Pre Writing #2

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Pre Writing #2

Post  maddiesch on Wed Apr 24, 2013 8:55 am

#1. Heide, Frederick J., Natalie Porter, and Paul K. Saito. "Do You Hear The People Sing? Musical Theatre And Attitude Change." Psychology Of Aesthetics, Creativity, And The Arts. 6.3 (2012): 224-230. Web. 22 Apr. 2013.

Researchers studied if the attitude of an audience can be affected by musical theater. The experiment involved 171 audience members to watch a professional musical that’s theme was about deer hunting. By the end of the show, the researchers observed a large change in attitude toward deer hunting and may be a good method to promote attitudinal change. People who have a complex emotional reaction to the show had more of an attitude change than others.

#2. Palidofsky, Meade. "If I Cry For You. ... Turning Unspoken Trauma Into Song And Musical Theatre." International Journal Of Community Music. 3.1 (2010): 121-128. Web. 22 Apr. 2013.

Since 1984, Storycatchers Theatre, otherwise known as Music Theatre Workshop, prepares young people to make positive choices through writing, producing, and performing musical theater. At the Illinois Youth Center in Warrenville, Illinois during 2002, Fabulous Females brings a safe environment for girls with past traumatic experiences to reconnect with their emotions. The girl’s painful stories unfold as they translate them into scenes and songs. Through creativity, the girls heal and move on with their lives.

#3. Okikawa, Lisa, C. "Putting It Together: Musical Theater And Literacy For Children With Visual Impairments." Journal Of Visual Impairment & Blindness. 106.6 (2012): 370-378. Web. 22 Apr. 2013.

Musical theater has given students with visual impairments to be a part of something very creative allowing their imaginations to soar. Education in art can foster increased academic motivation, self-confidence, and new skills. Musical theater can create a positive effect on the lives of students with visual impairments validating the belief that the arts are essential to all people.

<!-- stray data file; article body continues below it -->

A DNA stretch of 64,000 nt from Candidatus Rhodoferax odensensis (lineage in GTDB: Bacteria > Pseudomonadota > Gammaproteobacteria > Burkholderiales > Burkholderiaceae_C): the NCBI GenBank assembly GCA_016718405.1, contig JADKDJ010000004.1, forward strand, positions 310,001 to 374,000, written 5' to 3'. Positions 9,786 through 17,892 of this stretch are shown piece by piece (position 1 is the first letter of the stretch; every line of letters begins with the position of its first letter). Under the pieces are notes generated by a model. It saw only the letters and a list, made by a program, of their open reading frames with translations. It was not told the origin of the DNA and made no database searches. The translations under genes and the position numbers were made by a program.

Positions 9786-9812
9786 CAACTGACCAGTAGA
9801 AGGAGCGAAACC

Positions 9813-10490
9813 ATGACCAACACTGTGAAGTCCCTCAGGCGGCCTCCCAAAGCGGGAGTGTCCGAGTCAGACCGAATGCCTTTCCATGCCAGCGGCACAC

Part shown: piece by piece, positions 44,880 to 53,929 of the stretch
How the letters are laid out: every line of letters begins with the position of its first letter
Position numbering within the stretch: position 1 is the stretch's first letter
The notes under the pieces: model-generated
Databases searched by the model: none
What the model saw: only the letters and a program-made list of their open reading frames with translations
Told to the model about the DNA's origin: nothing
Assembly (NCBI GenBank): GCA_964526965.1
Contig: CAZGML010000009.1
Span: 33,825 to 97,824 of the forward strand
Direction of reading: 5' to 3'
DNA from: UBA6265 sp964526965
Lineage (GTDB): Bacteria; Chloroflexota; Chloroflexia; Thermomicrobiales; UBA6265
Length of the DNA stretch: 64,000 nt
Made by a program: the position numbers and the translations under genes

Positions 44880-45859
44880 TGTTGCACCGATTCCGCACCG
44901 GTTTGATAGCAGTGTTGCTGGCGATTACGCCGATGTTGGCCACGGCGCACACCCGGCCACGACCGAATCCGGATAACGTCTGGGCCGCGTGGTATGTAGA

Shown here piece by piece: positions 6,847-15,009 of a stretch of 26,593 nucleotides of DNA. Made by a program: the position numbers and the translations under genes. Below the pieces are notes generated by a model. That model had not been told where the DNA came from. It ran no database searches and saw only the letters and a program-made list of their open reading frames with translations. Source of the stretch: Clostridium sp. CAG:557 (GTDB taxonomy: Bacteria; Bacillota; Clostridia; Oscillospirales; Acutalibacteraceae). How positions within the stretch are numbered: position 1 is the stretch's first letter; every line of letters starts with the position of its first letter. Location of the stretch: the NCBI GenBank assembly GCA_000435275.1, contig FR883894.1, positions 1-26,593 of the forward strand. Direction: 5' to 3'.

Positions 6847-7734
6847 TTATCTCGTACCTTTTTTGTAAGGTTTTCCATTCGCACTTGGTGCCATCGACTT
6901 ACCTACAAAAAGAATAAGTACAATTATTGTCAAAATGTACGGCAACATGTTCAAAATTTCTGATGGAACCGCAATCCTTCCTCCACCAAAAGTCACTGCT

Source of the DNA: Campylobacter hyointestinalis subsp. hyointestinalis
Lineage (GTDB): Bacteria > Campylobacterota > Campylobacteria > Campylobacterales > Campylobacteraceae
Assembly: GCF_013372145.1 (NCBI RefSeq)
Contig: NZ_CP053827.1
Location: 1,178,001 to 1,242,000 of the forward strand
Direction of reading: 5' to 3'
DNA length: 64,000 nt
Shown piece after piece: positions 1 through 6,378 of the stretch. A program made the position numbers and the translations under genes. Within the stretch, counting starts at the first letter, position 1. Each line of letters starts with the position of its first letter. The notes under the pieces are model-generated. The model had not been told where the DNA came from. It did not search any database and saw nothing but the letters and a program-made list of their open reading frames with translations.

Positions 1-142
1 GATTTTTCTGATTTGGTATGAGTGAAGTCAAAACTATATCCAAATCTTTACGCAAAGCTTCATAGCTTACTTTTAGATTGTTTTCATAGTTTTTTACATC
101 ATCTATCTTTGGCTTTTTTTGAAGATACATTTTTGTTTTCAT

#4. Brenner, Brenda, Katherine Strand. "A Case Study Of Teaching Musical Expression To Young Performers." Journal Of Research In Music Education. 61.1 (2013): 80-96. Web. 22 Apr. 2013.

Researchers explored the practices and beliefs of five teachers who specialized in teaching children to perform in different musical areas to discover what it means to teach musical expression to child performers. They discovered that the children are disciplined a lot but do not use too much creativity towards musical structure. The children use most of their creativity when expressing emotions in performances. In the end, the researchers discovered that they did not have enough research to solve their stated problem. They focused more on technique, interpretation, creative thinking, and standing in front of an audience, instead of observing child perceptions of expressiveness and quality of expressive performances.

#5. Gonzalez, Jo Beth. “Critically conscious musical theatre.” Teaching Theatre. 24.2 (2013): 26-35. Web. 22 Apr. 2013.

The article discusses musical theatre in schools believing that it creates star mentality and exclusion of others. It describes that the director or teacher’s attitude changes the effect on others. Many children are not allowed to grow and learn through new opportunities from the complex culture of musical theatre in schools.

#6. Karin, (Author) Vitzthum, et al. "Survey Of Health Problems In Musical Theater Students: A Pilot Study." Medical Problems Of Performing Artists. 27.4 (2012): 205. Web. 22 Apr. 2013.

Musical theater performers are trained in high frequency performances of dancing, singing, drama. This quick paced movements cause a lot of injuries including orthopedic, acute, chronic, lower extremities, spine, upper extremities, hips and joints. There are many health hazards for musical performers and mental problems too.

#7. Rajan, Rekha Sridevi, (Author). "The Musical Theater Experiences Of Children Ages 7 To 9 At A Community Theatre." (2010): Web. 22 Apr. 2013

In this doctoral dissertation, Rajan studies how 7-9 year-old children experience musical theater at a community theater. It was documented by the children’s experience, reflections, perceptions, and expectations. 20 seven-to-nine-year-olds were cast, and they experience musical theater by feelings, friendships, and performance. In the end, the children expressed their personalities and talents, made and kept meaningful friendships, developed artistic skills, and created identities as theater kids.


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